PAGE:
As we left the cavernous cellar behind, the images of the Dads trapped in a cycle of meaningless tasks lingered in my mind. Their souls drained, their purpose extinguished by the monstrous horrors lurking beneath Benny’s Dairy Farm.

“Dave, you’re going to be the most popular person in town,” Riley said as she glanced at him in the rearview mirror. “People have been trying to solve the Milk Run mystery for years.”

I glanced back at Dave in the rearview mirror. Arms crossed, gaze averted, he looked haunted.

“Dave, do you remember how they captured you?” Riley asked, her voice soft and gentle.

He gave a slight shake of his head, body tensing. He closed his eyes and shuddered. “I think they stole my soul…”

I couldn’t help but feel a profound sense of sorrow and disbelief. We will forever have the memories of this harrowing experience. Memories that, despite their disturbing nature, were a luxury most of the victims of this farm didn’t have. At least, I initially considered having all my memories a luxury.

“Oh,” I said, not knowing what else to say. “Do– Do you want to talk about it?”

“I really don’t.” He stared out the window, flinching at headlights every so often before saying, “How come they got to forget it? Do you think I’ll get to forget it?”

“Maybe,” I said. “If you try hard enough. If you think of it as a bad dream. You know how hard it is to remember dreams.”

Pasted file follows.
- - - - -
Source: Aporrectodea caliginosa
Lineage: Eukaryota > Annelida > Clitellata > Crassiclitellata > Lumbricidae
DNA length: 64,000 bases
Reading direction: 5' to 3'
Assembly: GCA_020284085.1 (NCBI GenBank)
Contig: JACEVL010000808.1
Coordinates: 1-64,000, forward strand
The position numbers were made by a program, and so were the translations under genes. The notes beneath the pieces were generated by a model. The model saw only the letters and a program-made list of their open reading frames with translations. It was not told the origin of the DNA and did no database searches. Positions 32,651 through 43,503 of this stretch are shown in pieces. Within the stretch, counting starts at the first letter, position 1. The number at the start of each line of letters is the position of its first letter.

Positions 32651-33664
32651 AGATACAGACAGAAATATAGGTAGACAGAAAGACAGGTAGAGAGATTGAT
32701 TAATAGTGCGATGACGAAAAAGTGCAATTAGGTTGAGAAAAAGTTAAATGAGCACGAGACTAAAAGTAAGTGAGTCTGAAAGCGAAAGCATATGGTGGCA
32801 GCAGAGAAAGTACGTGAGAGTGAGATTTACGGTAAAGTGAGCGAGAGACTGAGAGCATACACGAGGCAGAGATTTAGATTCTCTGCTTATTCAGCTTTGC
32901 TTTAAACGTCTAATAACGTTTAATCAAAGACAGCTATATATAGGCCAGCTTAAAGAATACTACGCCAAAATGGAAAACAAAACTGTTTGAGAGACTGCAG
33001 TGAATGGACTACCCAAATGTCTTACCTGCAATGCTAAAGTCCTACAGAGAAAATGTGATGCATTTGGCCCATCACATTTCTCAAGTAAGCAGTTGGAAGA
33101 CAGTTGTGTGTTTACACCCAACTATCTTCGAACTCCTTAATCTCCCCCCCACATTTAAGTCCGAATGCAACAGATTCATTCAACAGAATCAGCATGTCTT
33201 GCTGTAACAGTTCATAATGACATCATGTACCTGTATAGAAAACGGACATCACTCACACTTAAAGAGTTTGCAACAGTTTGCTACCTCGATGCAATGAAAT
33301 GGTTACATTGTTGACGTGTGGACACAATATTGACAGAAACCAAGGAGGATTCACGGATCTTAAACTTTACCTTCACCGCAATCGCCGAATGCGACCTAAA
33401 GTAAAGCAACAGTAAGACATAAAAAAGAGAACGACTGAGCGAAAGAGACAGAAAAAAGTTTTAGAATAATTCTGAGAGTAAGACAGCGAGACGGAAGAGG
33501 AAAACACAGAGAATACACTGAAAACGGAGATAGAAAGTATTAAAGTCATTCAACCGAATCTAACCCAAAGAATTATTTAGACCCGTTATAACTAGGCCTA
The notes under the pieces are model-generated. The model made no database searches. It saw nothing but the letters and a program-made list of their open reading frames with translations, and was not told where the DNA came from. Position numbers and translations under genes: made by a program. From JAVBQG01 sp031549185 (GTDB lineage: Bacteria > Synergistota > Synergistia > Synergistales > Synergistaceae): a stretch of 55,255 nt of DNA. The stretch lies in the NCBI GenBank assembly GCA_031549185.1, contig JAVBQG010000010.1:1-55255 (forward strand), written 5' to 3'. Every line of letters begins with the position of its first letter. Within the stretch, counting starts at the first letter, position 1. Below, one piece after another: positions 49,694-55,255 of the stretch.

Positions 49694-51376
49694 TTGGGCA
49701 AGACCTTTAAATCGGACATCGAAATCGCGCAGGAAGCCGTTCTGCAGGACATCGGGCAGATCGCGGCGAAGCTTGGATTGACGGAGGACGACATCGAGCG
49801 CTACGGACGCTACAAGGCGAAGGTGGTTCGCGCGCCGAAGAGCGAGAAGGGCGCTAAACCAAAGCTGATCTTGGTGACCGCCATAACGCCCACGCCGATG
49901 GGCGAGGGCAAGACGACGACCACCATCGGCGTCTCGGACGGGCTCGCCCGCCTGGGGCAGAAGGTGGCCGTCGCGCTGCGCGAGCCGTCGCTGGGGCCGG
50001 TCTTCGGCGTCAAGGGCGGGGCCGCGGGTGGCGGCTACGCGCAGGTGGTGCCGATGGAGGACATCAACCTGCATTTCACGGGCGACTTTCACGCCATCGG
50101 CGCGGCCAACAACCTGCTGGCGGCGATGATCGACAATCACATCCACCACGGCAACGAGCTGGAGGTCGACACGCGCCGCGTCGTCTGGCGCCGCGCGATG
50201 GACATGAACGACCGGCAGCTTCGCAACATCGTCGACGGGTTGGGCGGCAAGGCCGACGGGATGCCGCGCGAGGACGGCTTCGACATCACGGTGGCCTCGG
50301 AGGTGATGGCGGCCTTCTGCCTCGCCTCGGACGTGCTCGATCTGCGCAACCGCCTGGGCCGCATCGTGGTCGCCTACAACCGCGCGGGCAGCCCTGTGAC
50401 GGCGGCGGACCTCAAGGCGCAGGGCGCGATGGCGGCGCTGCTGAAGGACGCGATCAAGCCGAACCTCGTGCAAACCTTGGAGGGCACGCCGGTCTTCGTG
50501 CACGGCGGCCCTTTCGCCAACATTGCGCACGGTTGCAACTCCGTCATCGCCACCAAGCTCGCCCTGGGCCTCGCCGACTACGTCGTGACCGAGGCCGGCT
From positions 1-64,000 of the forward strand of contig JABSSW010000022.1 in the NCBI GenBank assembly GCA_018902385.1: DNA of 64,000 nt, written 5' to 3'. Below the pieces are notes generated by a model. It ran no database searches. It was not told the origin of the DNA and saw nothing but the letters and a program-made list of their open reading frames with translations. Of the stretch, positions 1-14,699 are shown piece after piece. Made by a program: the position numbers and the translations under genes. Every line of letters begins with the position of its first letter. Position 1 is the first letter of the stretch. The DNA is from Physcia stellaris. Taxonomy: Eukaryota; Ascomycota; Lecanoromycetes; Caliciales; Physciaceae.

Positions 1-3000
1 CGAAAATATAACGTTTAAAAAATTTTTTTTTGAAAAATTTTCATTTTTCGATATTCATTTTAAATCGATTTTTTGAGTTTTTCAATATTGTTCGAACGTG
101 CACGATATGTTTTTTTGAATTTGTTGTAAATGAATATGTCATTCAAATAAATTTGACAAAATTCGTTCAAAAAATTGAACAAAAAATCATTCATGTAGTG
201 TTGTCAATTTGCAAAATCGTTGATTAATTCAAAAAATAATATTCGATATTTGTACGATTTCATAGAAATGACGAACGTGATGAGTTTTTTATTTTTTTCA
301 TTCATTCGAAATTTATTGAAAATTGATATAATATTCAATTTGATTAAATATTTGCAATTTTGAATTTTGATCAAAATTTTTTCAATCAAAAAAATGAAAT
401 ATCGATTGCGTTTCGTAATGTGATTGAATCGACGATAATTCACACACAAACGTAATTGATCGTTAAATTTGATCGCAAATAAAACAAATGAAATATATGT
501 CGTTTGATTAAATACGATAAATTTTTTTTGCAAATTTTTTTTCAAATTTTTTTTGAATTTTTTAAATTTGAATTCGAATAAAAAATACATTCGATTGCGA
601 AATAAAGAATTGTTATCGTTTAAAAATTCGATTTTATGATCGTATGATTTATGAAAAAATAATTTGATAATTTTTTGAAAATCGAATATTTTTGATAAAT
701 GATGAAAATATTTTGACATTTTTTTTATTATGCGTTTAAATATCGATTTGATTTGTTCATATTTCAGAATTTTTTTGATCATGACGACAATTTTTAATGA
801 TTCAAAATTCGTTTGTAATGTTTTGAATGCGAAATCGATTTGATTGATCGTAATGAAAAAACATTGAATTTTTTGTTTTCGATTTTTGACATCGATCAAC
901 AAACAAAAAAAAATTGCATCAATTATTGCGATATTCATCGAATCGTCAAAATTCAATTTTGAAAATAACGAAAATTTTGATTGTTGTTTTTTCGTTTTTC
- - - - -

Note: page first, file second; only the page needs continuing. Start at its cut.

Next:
Dave nodded. “A bad dream.”


In the days after the farm’s destruction, Dave’s return home was a small victory despite the horrifying discoveries we made. He had only been missing for a few days, and his memory remained mostly intact. He reintegrated into the loving embrace of my sister Julianne and their children. Their family structure proved resilient, offering stability despite his unsettling absence.

Dave claimed that he couldn’t remember anything that happened before he saw his family in the living room again. Given what he had been through, I had no objections to supporting his story. He wasn’t portrayed as a hero but rather as another victim who had been rescued, with no recollection of the time between picking up a jug of milk and reuniting with his anxious family.

However, the other fathers we rescued from Benny’s Dairy were shells of their former selves. They wandered the streets with empty eyes and vacant expressions as if they were automatons trying desperately to complete simple tasks now that they were free from their milking shackles. Stripped of their identities, memories, and personal connections, menial chores consumed their shattered minds as their sole occupation.

Their shell-shocked families, who had spent years adapting to the absence of these men, found the prospect of reintegrating these emotionless ghosts into their lives daunting. The men seemed like strangers, devoid of remnants of their past lives because of the entities’ soul-draining extractions. Their wives, children, and the community at large had moved on and thrived in their absence.